Good Work Plan – Update
A number of proposals are put forward and three pieces of legislation have passed related to the Good Work Review. A brief summary of the proposals and legislative changes are below.
The most recent update outlines five ‘foundational principles’ related to work quality:
- fair pay
- participation and progression
- wellbeing, safety and security
- voice and autonomy
Accordingly, all proposals are structured around those five principles.
The government will:
- legislate to give all workers the right to request a more stable contract.
- extend the time required to break a period of continuous service to make it easier for employees to access their rights.
- will legislate to ban employers from making deductions from staff tips.
- set out the specific information that agency workers must be given to help them make informed choices about the work they accept.
- work to ban the use of pay-between-assignment contracts as a means to avoid agency workers’ equal pay rights.
- align the employment status frameworks for the purposes of employment rights and tax.
- legislate to improve the clarity of the employment status tests, reflecting the reality of modern working relationships.
- legislate to prevent businesses from avoiding their responsibilities by misclassifying or misleading their staff.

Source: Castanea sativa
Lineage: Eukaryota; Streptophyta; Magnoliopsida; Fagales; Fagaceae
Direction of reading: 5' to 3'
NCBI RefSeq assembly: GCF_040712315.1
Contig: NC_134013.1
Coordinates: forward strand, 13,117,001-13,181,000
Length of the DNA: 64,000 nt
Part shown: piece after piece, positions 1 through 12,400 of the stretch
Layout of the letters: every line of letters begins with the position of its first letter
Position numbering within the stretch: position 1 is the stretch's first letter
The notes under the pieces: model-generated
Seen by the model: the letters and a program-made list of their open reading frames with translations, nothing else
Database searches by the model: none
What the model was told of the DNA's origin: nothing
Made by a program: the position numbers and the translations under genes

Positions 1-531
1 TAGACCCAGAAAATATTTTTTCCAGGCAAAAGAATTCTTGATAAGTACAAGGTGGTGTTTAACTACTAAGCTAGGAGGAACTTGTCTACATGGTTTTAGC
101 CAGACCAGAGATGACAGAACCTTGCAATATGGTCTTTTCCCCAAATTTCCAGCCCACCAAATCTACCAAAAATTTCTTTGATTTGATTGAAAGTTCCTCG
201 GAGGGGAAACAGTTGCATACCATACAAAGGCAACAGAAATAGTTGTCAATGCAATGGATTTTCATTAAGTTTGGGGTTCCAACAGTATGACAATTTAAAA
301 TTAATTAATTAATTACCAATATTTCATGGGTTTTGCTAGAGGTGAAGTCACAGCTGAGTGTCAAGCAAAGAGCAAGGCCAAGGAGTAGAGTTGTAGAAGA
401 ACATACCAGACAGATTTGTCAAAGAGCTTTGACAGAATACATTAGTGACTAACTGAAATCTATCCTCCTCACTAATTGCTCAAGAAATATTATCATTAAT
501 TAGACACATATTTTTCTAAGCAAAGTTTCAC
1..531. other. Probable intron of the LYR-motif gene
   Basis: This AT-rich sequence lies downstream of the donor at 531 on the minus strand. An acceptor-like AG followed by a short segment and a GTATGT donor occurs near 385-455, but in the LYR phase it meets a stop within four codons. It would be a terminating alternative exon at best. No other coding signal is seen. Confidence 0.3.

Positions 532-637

- extend state enforcement, on behalf of vulnerable workers, to underpayment of holiday pay. (part of a previous government commitment)
- we will increase state enforcement protections for agency workers where they have pay withheld or unclear deductions made by an umbrella company.
- legislate to increase the maximum level of penalty that Employment Tribunals can impose in instances of aggravated breach to £20,000.
- legislate to create an obligation on Employment Tribunals to consider the use of sanctions where employers have lost a previous case on broadly comparable facts.
- bring forward legislation to introduce a right for all workers to request a more predictable and stable contract.
- legislate to extend the relevant break in service from one to four weeks, allowing more employees to gain access to employment rights.
- bring forward legislation to repeal the Swedish derogation and ban the use of this type of contract to withhold agency workers’ equal pay rights.